Net Zero

02 AUG 2023


WSP has been appointed by the Rail Safety and Standards Board (RSSB) to advise on the delivery of battery-powered trains on the UK rail network.

Working closely with industry stakeholders, including Network Rail and the Great British Railways Transition Team (GBRTT), the multi-disciplinary professional services consultancy will produce an evidence-based report providing industry with clear recommendations to optimise and standardise the wider and strategic adoption of battery power on UK railways. 

WSP will draw on its experience of battery train development for the Norwegian and Swedish rail networks, and in the UK, where it has previously explored the potential for battery train operation for Network Rail and the GBRTT. 

In 2018, DfT announced its ambition to remove all diesel-only trains from its network by 2040 and commitment to achieve net zero railways by 2050.

With battery power providing an attractive, cost-efficient solution to complement further electrification work on the rail network, WSP’s work will support GBRTT’s emergent thinking around battery trains as part of its thirty-year strategy for rail, optimising the best solution for each battery route.

Steven Hart, associate director, rail planning at WSP, said: “Decarbonising the UK’s transport system will be key if we are to meet our climate commitments, and battery power’s potential as a cost-effective method of supporting these efforts is tremendous.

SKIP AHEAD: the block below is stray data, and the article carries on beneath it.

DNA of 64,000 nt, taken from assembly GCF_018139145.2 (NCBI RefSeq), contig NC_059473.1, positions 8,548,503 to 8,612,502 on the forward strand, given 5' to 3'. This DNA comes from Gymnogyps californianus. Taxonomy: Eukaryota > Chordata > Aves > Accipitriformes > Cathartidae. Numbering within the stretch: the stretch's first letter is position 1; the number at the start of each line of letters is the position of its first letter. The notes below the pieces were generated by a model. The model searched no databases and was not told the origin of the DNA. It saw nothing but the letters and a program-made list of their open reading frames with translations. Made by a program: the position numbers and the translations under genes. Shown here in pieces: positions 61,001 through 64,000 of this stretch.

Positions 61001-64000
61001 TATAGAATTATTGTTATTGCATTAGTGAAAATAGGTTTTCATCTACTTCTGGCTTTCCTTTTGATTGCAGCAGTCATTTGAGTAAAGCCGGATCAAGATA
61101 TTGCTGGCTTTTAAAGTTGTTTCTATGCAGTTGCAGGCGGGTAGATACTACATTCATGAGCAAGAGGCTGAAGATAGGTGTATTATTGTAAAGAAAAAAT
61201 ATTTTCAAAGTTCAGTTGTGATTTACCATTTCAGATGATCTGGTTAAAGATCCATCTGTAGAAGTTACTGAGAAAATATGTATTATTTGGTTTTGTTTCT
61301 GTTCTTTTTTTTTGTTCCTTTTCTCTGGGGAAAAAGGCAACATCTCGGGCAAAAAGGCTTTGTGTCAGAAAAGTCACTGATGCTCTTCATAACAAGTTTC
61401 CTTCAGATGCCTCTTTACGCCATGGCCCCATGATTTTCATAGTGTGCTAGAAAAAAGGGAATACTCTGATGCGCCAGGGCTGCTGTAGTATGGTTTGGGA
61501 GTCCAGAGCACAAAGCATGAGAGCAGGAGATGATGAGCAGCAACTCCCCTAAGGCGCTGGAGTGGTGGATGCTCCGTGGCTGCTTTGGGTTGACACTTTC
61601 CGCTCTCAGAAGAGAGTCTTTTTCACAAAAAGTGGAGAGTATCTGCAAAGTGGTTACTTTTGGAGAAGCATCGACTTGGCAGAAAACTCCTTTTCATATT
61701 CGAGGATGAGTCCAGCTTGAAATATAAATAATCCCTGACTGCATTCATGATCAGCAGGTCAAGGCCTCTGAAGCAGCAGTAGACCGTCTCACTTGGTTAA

“We’re excited to be working collaboratively with RSSB and industry stakeholders to develop guidance for future standardised, safe and resilient battery train deployments in the UK and to support the rail industry in driving down its emissions in line with the UK's net zero targets.”

Aaron Barrett, RSSB lead research analyst, added: “To date, the design and roll-out of battery trains has been undertaken on a scheme-by-scheme basis. 

“This has resulted in bespoke designs with manufacturers having their own approach to battery charging. While this has supported more rapid deployments, it has the potential restrict operational flexibility and rolling stock cascade options in the future. 

“To address this challenge, some level of standardisation will help maintain high levels of safety, lower overall costs, future-proof the roll-out of battery technology and support GB Rail maximise the opportunities that battery trains can offer.”


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